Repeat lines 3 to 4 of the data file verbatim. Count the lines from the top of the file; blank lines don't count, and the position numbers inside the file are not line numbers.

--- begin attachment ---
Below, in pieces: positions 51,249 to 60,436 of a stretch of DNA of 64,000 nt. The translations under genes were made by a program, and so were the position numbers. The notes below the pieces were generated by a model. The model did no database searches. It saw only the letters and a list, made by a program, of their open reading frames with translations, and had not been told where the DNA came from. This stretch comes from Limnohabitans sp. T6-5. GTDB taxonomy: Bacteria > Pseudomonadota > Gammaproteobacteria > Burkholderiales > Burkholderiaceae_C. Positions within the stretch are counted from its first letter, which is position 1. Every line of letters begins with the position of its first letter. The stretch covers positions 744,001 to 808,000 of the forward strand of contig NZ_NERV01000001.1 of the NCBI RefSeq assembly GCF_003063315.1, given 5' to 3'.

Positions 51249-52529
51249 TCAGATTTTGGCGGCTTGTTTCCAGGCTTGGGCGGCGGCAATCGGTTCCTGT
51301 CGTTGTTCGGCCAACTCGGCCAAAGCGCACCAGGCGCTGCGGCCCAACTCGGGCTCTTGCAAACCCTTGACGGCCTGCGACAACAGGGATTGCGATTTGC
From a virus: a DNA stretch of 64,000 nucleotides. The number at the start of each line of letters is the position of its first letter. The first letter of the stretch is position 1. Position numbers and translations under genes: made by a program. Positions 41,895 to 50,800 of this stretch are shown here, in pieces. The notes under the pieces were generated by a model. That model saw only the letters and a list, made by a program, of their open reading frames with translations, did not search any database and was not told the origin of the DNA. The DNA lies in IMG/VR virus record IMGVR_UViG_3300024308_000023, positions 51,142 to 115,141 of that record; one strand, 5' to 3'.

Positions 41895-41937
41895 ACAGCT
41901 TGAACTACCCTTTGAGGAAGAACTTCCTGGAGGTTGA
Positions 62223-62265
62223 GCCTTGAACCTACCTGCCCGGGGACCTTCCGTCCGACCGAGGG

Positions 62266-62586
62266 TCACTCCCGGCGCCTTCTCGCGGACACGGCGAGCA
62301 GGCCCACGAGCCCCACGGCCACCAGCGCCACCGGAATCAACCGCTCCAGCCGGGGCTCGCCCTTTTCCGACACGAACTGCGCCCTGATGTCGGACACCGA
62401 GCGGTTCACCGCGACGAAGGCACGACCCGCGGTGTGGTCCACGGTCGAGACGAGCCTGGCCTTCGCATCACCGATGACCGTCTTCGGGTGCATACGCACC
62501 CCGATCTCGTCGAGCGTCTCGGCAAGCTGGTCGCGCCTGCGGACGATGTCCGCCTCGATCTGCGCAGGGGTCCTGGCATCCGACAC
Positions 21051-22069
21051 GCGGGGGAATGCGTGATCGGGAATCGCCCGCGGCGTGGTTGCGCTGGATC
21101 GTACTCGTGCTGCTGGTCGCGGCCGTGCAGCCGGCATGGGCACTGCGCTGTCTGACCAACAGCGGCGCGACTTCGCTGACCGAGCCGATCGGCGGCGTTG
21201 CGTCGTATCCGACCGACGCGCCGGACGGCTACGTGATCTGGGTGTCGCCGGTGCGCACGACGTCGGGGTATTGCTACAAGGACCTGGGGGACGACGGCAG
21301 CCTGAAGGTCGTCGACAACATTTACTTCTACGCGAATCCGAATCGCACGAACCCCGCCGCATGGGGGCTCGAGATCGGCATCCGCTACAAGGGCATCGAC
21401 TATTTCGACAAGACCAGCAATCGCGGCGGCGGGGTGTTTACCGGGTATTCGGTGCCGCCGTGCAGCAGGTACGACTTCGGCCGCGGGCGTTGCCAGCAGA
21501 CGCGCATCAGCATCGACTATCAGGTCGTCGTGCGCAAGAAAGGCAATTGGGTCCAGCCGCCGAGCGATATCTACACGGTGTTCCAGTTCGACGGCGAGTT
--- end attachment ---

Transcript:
51249 TCAGATTTTGGCGGCTTGTTTCCAGGCTTGGGCGGCGGCAATCGGTTCCTGT
51301 CGTTGTTCGGCCAACTCGGCCAAAGCGCACCAGGCGCTGCGGCCCAACTCGGGCTCTTGCAAACCCTTGACGGCCTGCGACAACAGGGATTGCGATTTGC